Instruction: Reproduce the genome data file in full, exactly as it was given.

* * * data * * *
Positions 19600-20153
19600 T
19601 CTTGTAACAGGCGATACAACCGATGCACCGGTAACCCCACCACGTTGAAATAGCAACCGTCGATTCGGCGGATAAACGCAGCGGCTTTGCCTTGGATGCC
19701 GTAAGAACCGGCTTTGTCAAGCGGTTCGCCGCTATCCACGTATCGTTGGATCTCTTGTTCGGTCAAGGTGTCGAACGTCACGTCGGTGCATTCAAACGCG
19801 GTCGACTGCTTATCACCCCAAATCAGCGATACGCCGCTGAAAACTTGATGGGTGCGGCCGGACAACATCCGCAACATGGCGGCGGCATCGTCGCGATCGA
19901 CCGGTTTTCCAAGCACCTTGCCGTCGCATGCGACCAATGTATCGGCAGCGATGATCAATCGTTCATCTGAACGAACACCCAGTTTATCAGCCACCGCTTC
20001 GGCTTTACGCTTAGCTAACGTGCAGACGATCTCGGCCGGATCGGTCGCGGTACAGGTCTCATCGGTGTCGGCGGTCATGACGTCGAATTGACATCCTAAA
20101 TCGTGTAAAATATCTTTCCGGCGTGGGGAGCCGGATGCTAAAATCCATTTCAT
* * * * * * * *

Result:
Positions 19600-20153
19600 T
19601 CTTGTAACAGGCGATACAACCGATGCACCGGTAACCCCACCACGTTGAAATAGCAACCGTCGATTCGGCGGATAAACGCAGCGGCTTTGCCTTGGATGCC
19701 GTAAGAACCGGCTTTGTCAAGCGGTTCGCCGCTATCCACGTATCGTTGGATCTCTTGTTCGGTCAAGGTGTCGAACGTCACGTCGGTGCATTCAAACGCG
19801 GTCGACTGCTTATCACCCCAAATCAGCGATACGCCGCTGAAAACTTGATGGGTGCGGCCGGACAACATCCGCAACATGGCGGCGGCATCGTCGCGATCGA
19901 CCGGTTTTCCAAGCACCTTGCCGTCGCATGCGACCAATGTATCGGCAGCGATGATCAATCGTTCATCTGAACGAACACCCAGTTTATCAGCCACCGCTTC
20001 GGCTTTACGCTTAGCTAACGTGCAGACGATCTCGGCCGGATCGGTCGCGGTACAGGTCTCATCGGTGTCGGCGGTCATGACGTCGAATTGACATCCTAAA
20101 TCGTGTAAAATATCTTTCCGGCGTGGGGAGCCGGATGCTAAAATCCATTTCAT